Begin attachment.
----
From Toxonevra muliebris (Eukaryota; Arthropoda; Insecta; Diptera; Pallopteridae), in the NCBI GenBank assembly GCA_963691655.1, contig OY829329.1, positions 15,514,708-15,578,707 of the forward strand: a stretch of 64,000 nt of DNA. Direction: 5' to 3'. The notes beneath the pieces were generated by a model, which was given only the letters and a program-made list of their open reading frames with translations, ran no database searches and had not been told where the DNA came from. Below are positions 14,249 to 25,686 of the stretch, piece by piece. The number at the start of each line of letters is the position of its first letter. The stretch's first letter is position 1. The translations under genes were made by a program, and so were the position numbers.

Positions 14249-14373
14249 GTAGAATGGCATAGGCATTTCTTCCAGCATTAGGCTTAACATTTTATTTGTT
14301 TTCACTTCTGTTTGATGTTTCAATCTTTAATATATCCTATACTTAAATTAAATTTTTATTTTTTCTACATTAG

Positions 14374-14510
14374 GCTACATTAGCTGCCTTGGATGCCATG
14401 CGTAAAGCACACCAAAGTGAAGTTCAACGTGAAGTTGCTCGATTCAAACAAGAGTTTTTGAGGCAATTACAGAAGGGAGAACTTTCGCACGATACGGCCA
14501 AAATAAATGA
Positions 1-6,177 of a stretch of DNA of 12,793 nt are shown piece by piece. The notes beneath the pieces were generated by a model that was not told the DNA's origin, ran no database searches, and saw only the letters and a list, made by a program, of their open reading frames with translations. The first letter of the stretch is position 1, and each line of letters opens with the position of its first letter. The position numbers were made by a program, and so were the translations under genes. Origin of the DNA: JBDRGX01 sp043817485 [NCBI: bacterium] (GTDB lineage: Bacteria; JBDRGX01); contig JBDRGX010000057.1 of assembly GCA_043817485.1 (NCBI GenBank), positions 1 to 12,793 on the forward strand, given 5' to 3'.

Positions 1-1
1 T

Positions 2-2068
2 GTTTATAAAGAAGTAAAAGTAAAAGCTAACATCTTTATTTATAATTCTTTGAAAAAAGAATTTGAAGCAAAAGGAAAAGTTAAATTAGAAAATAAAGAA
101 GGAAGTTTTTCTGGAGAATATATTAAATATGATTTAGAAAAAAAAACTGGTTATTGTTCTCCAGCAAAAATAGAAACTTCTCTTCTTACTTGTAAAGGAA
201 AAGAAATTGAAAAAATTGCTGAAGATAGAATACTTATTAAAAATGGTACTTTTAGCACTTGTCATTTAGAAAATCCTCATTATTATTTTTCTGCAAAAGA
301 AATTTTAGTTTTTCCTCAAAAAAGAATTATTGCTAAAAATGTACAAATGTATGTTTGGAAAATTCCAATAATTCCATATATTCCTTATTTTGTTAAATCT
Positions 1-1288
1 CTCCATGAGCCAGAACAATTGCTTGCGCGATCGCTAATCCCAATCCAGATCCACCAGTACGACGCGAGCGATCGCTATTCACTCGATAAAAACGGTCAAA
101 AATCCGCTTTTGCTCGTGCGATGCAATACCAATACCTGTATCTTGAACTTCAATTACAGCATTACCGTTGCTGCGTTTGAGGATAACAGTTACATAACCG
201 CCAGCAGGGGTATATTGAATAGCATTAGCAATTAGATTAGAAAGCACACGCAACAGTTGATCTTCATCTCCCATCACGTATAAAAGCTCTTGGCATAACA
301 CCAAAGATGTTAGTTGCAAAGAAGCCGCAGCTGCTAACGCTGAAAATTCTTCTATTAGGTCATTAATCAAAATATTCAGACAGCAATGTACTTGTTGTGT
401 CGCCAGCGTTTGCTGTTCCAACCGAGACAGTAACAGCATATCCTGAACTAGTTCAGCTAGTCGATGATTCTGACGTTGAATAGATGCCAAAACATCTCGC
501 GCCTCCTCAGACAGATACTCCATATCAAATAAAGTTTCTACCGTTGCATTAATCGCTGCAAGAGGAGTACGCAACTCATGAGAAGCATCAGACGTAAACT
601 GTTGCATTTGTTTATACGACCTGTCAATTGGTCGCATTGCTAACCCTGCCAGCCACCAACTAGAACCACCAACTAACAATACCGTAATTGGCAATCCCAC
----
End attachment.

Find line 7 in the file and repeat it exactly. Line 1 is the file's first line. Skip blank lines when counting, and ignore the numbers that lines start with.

14401 CGTAAAGCACACCAAAGTGAAGTTCAACGTGAAGTTGCTCGATTCAAACAAGAGTTTTTGAGGCAATTACAGAAGGGAGAACTTTCGCACGATACGGCCA